Banks: JPMorgan’s profits rise with interest rates
JPMorgan Chase, the country’s biggest bank, this week reported profits of $7 billion for the fourth quarter despite a volatile stock market, said Peter Rudegeair and Emily Glazer in The Wall Street Journal. The profits, which surged by two-thirds from the levels of a year earlier, were driven by the consumer banking business. An “increase in rates can help consumer lenders,” and consumer banking was responsible for $4 billion of the bank’s profit. The bank’s CEO, Jamie Dimon, said JPMorgan benefited from a healthy economy, but warned that “a protracted government shutdown could alter the outlook.”
Entertainment: Higher prices for Netflix
After heavy spending on content, Netflix is asking subscribers to pay more, said Jennifer Saba in Reuters.com. The streaming service’s most popular plan, which gets a price hike for the third time in five years, will run $13 a month, up from $11; its other plans are slated for similar increases. Call it the “dividends of dominance” for Netflix, which has amassed a whopping 135 million customers globally, as would-be competitors ramp up to compete for second place. Having “outfoxed far bigger rivals,” Netflix chief Reed Hastings “is claiming his booty.”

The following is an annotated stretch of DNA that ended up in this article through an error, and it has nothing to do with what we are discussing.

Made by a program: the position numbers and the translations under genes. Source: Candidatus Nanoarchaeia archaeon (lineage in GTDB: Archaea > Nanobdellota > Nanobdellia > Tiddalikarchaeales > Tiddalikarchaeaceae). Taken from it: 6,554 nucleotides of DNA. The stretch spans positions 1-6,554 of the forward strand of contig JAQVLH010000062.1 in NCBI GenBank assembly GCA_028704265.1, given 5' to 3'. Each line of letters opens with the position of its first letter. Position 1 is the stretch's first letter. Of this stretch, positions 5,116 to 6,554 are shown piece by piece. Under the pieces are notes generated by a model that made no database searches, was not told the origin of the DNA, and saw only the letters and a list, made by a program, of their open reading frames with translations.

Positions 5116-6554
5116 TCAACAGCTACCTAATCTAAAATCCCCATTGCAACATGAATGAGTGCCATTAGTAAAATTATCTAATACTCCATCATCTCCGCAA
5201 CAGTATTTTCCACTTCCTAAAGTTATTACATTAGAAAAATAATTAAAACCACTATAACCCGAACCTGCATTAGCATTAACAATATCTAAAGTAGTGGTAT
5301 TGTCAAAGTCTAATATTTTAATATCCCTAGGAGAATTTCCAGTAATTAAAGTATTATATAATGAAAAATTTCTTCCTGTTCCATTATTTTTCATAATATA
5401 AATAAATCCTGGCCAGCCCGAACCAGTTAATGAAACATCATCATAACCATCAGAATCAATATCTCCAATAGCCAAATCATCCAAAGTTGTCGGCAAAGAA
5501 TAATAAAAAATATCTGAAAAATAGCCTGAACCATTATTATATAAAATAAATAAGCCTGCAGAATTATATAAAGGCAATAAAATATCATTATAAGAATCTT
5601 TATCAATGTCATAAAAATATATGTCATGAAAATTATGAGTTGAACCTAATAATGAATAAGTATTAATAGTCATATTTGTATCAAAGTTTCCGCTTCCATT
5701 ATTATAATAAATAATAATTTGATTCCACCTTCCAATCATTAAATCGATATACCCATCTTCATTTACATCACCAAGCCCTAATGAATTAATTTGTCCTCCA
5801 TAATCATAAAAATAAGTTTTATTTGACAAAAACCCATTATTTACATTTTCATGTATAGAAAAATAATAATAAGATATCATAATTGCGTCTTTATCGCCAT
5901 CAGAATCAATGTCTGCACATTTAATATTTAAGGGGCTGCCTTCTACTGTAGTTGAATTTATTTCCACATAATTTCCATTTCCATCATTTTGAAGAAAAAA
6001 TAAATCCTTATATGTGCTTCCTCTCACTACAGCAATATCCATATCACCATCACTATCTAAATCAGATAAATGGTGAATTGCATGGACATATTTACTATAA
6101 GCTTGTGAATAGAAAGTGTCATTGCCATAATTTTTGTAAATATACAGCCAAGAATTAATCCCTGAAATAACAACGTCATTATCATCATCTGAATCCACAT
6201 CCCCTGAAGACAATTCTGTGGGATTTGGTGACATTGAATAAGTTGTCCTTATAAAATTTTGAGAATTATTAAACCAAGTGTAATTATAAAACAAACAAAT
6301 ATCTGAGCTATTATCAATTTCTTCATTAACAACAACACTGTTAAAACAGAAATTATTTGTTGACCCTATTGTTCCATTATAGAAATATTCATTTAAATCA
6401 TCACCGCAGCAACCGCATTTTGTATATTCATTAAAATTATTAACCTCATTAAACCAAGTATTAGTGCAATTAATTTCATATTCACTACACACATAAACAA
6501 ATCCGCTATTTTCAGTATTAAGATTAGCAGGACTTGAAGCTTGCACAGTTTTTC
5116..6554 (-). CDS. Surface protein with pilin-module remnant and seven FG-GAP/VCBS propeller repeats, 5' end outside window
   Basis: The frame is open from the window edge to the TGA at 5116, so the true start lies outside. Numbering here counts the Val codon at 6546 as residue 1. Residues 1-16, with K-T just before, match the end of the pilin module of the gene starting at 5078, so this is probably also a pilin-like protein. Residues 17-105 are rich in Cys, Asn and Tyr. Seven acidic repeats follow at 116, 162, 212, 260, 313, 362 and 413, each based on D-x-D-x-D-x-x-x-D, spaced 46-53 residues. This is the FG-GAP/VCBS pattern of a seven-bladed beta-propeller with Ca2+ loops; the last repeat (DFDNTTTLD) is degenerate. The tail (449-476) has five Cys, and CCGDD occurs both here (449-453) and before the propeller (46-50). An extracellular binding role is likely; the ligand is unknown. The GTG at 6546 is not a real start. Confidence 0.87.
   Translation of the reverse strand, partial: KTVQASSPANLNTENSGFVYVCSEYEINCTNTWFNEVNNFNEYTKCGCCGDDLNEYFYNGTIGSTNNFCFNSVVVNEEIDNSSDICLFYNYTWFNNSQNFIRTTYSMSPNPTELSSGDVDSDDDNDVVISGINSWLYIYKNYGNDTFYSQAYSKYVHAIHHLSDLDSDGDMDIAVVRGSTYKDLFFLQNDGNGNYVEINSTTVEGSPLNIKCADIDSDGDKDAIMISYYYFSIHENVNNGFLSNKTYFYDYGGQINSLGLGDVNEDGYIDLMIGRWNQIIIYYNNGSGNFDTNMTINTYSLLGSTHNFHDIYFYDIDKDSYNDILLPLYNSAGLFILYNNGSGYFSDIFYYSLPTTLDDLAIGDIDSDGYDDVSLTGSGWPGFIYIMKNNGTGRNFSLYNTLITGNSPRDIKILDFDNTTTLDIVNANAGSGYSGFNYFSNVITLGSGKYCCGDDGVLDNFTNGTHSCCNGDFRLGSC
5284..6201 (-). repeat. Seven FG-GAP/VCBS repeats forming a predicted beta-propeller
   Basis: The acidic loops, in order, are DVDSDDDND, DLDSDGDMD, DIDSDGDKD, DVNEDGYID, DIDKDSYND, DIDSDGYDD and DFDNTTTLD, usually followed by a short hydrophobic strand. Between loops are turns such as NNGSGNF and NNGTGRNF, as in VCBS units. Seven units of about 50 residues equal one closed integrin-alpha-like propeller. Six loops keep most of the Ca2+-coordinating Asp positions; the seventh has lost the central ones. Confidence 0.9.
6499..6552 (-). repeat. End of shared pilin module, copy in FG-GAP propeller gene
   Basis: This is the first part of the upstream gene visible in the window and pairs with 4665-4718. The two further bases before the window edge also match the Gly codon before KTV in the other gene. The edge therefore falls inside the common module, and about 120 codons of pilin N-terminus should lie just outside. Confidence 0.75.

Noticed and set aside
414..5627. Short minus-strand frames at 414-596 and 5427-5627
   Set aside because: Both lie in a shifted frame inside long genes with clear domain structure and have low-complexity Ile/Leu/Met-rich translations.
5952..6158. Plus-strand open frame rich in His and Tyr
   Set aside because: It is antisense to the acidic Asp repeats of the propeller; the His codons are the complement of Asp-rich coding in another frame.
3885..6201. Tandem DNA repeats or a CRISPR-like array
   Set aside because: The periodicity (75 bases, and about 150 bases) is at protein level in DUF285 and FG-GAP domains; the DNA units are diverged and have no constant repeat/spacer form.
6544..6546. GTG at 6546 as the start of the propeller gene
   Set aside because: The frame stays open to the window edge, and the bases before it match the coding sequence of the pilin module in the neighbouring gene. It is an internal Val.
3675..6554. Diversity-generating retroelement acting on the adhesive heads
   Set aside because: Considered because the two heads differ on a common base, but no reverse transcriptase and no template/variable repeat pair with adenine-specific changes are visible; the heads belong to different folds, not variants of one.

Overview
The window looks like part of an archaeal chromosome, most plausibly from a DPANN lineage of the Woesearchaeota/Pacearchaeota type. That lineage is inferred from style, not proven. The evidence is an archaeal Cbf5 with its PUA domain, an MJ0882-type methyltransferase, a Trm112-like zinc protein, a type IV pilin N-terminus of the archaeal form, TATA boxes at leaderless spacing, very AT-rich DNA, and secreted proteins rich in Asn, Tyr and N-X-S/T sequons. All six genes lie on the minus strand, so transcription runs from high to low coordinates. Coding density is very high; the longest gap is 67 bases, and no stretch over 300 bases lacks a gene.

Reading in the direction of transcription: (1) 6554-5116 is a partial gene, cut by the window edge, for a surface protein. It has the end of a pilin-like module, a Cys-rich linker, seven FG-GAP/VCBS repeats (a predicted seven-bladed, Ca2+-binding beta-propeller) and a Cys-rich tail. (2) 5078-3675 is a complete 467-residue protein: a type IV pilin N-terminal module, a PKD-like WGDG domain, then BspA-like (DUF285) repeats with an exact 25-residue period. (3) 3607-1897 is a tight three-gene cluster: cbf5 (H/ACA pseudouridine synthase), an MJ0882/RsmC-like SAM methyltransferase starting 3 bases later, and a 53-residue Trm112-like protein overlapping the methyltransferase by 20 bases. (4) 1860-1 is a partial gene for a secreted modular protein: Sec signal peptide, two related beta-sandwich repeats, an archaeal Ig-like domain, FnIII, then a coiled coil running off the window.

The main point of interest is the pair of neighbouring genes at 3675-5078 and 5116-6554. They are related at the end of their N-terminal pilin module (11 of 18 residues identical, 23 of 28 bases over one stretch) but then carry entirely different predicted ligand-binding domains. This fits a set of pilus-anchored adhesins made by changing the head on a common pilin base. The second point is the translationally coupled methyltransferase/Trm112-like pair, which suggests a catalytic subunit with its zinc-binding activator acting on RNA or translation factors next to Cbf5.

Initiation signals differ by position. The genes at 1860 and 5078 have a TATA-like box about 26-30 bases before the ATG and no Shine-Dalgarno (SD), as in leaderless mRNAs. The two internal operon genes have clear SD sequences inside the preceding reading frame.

Satellites: Layoffs at Elon Musk’s SpaceX
Citing a need to get “leaner,” SpaceX last week announced it was cutting its workforce by 10 percent, said Samantha Masunaga in the Los Angeles Times. The cuts include 577 workers at its Hawthorne, Calif., headquarters. Founded in 2002 by Elon Musk, who is also CEO of the electric car company Tesla, SpaceX launched 21 satellites last year, up from 18 in 2017. But it may “face a squeeze, with new competitors on the horizon and fewer launches planned” for the school bus–size commercial communications satellites that make up SpaceX’s most important business.
Autos: Ford’s new ‘monster’ Mustang
Ford used the Detroit auto show this week to introduce a “monster” Mustang that could “build a halo around the brand,” said Robert Ferris in CNBC.com. The Mustang Shelby GT500 boasts 700 horsepower, 3-second 0-to-60 mph acceleration, and the “name of racer and engineer Carroll Shelby,” who designed the legendary first GT500. Ford’s best-selling vehicle is the F-150 truck, and less than a year ago the company said it would “all but stop selling cars in North America.” If Ford follows through, the new Mustang could turn out to be “the last traditional passenger car in its lineup.”